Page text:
Wind Power News: Indiana
These news and opinion items are gathered by National Wind Watch to help keep readers informed about developments related to industrial wind energy. They are the products of the organizations or individuals noted and do not necessarily reflect the opinions of National Wind Watch.
That anyone in authority in our county government would condone construction of an industrial wind complex in Howard County is unreasonable. It can be understood that the salesmanship of wind companies are tempting. Their objective is to sell a product. But this offer should have been thoroughly explored. Isn’t this what a good businessman does? What are the risks? Would a commissioner be willing to have these near his home? If the truth of the facts was discovered, why was . . .
Nine giant wind turbines may arrive in southeastern Henry County, a large crowd gathered at Center Christian Church learned Tuesday. Nextera Energy Resources explained the wind farm proposal. Whitewater Wind Project Manager Jerry Ferrell said the company is considering placement of 77 wind turbines, including 43 in Fayette County, 25 in Rush County, and nine in Henry County. The project represents an estimated $250 million investment. Ferrell said an estimated $35 million addition to the local tax base and approximately . . .
Both Baxter and Barger ... attempted to poke holes at Wyman, including on the issue of wind energy, which was recently halted in Howard County after commissioners cut ties with developer E-ON after an intensive six year process. “I believe that windmills do not belong in Howard County,” he said. “When you look at the location and how close they are to houses, the World Health Organization says that’s not the right thing to do.” Wyman responded that “the process worked” during negotiations with E-ON and by listening to concerned constituents who were against wind farm development. “The people spoke, the commissioners listened for many hours and sat at the kitchen table of many homes in Howard County,” he said. “We went back to E-ON and got concessions, but the concessions weren’t enough for the people. They continued to speak and we got our way out of the contract at no cost to Howard County.”
The Rush County Commissioners met Monday and were faced with a brief agenda of items requiring their attention. Prior to hosting a public meeting on a proposal by those in support of making the Rushville City Library a county library, the county leaders heard from ECDC director John McCane. McCane announced that a county wide public meeting regarding wind energy will be held beginning at 6 p.m., Oct. 28 at Center Christian Church. According to McCane, the question and answer . . .
It’s a well known fact that wind energy turbines are bird killers. If you’ve driven up I-65 or U.S. 41 heading to northwest Indiana and have seen the hundreds of giant wind turbines of the Fowler Ridge Farm spinning in Indiana’s prairie breezes, it’s hard to imagine a bird banging into or being struck by one of the blades. They don’t look to be spinning fast enough where a bird couldn’t avoid the blades. Looks are deceiving. The tips of . . .
Randolph County is luring agricultural industry that faced opposition in Delaware County: an ethanol refinery, industrialized hog farms and now a utility-scale wind farm. In 2006, opponents buried spikes in an unharvested corn field, damaging a combine; hid fencing in corn stalks in another attempt to damage farm equipment; and drove cars through farm fields to protest Delaware County’s proposed Ag Biovision Park, which was trying to attract an ethanol refinery and which opponents feared would also become home to . . .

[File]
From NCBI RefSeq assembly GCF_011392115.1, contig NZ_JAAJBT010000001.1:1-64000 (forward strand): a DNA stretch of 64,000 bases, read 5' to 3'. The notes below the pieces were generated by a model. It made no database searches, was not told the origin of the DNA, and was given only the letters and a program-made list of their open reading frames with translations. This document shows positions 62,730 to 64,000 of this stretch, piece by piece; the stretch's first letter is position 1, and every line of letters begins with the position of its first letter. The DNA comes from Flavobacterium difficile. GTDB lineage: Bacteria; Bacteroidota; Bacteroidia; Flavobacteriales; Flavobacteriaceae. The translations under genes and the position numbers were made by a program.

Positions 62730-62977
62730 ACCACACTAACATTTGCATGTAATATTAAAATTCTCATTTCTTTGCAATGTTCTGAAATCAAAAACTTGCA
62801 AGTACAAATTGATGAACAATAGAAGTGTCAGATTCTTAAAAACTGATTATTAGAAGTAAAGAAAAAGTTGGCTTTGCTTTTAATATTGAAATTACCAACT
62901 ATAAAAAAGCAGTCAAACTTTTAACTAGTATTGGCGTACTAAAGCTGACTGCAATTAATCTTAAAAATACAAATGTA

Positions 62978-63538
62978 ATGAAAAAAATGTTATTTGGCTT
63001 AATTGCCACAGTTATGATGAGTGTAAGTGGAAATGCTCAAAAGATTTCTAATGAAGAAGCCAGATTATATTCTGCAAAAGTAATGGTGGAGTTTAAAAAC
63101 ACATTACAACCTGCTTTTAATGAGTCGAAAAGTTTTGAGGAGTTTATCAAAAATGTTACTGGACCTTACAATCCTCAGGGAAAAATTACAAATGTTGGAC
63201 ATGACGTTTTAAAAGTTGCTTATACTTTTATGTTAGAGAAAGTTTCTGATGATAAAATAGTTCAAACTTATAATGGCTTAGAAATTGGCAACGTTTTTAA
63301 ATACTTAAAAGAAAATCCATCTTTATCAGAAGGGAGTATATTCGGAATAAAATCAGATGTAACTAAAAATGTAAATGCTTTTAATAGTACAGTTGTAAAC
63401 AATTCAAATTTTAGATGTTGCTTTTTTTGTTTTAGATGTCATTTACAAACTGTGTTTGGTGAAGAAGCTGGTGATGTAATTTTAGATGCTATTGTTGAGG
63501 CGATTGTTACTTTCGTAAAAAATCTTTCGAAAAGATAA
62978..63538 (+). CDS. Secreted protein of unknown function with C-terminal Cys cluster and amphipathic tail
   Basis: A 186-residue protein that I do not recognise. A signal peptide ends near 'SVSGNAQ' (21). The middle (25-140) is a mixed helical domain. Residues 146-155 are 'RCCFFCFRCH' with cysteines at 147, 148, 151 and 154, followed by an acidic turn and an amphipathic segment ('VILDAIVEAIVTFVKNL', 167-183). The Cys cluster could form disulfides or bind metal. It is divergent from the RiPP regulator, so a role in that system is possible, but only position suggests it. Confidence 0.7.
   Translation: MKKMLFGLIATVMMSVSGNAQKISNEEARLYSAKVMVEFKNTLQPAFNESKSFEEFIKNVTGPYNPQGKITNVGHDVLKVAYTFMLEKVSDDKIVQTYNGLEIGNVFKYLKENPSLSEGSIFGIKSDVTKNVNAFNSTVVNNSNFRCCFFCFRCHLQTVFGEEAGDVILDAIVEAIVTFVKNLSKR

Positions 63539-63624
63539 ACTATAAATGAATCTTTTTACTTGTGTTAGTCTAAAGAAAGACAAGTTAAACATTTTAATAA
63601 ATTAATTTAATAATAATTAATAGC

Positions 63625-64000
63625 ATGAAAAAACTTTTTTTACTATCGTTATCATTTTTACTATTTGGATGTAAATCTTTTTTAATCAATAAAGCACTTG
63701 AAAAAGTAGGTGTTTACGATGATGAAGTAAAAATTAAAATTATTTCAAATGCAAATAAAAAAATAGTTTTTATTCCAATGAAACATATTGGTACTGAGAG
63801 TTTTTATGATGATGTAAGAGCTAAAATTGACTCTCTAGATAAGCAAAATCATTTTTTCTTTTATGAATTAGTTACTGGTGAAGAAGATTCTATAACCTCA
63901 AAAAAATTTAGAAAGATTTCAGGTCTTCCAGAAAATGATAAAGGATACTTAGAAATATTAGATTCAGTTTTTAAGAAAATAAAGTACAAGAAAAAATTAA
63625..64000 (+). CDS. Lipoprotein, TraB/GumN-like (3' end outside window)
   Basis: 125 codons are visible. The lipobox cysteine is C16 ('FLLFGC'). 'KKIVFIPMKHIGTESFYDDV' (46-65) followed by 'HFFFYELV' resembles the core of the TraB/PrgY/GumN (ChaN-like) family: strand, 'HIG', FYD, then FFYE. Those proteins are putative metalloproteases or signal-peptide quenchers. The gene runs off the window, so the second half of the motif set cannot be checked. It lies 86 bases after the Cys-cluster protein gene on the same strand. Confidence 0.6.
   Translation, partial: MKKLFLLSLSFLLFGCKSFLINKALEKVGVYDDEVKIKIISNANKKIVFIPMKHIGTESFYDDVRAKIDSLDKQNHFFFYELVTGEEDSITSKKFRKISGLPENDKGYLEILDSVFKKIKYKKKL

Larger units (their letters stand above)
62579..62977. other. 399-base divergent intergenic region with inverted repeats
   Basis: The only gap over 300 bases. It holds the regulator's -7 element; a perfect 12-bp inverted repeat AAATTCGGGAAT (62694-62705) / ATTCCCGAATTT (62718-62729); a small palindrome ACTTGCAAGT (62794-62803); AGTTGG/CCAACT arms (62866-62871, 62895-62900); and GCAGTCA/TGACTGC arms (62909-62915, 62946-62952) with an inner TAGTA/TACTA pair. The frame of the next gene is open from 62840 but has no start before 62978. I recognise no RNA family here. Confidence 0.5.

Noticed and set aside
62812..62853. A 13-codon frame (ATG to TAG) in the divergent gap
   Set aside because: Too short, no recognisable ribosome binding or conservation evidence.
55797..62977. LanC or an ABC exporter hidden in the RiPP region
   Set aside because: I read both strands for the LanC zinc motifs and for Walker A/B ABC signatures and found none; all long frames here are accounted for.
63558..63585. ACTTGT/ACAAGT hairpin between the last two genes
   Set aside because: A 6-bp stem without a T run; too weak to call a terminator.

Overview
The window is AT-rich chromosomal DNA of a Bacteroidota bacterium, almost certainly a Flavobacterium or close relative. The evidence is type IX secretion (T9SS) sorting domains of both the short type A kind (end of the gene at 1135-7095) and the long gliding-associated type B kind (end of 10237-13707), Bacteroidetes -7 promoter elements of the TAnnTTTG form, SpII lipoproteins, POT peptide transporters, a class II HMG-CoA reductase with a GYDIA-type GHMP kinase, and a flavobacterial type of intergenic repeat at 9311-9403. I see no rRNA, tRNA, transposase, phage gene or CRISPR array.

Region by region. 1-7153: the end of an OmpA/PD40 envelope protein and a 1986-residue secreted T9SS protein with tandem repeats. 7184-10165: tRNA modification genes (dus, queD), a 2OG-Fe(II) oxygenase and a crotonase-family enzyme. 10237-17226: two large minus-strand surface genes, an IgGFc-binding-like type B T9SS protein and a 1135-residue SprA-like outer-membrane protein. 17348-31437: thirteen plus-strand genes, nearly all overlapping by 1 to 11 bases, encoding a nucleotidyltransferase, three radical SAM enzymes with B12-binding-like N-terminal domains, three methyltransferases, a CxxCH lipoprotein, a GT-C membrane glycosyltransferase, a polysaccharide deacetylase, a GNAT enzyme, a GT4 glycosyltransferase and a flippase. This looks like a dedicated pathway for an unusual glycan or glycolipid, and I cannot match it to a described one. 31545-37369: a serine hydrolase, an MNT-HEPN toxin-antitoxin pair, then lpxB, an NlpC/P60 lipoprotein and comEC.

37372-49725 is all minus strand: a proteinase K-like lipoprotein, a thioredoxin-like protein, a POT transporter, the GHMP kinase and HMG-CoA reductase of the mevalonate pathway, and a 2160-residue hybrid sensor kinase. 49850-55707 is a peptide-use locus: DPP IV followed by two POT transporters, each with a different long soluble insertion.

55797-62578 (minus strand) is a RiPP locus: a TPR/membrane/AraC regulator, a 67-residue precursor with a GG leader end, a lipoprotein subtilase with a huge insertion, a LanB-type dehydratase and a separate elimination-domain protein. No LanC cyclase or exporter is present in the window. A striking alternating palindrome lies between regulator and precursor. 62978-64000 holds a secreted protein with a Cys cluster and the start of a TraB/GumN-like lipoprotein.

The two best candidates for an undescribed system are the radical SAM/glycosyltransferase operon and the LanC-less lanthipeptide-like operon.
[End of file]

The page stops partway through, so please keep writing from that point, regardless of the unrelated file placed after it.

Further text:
WINCHESTER – Towers reaching 320 feet into the sky for the state’s latest utility-scale wind farm are popping up in corn and soybean fields in southern Randolph County. Though they aren’t spinning yet, some already have blades, which add another 100 feet to their height. “It’s quite a climb,” says Jeremey Chenoweth, operations manager for the Headwaters Wind Farm that will contain 100 turbines when completed by the end of the year. Carrying 30 pounds of safety harnesses and other . . .
The wind has died and the dust has settled in Howard County. Difficult market conditions and six years’ worth of grassroots efforts by citizens arguing the potential ill effects of wind energy ended Phases II and III of the Wildcat Wind Farm in Howard and Grant counties. It was made official at a special meeting of the Howard County Commissioners last week. As part of the termination of the agreement, the commissioners also passed a resolution asking the Howard County . . .
Sometimes you wonder if anything good happens to ordinary good people. In this time of domestic and international strife, local problems are overcome by the enormity of more pressing issues. The Afghanistan and Iraq wars are monumental in relation, domestic unemployment problems persist, the ever-increasing United States debt, racial problems in Ferguson, Mo., and the list goes on. Good things happened for good people in three small communities as manifested by wonderful news concerning giant windmills and their associated projects. . . .
The Wildcat Wind Farm project survived six years of recession and remonstration, but last week it finally breathed its last. Faced with changing economic conditions and an unrelenting opposition that had expanded into political activism, the Howard County Commissioners terminated their agreement with e.On last week. The action took place in a special meeting on Aug. 14, and the commissioners further passed a resolution to the Howard County Plan Commission to enact more restrictive standards on wind farms and to . . .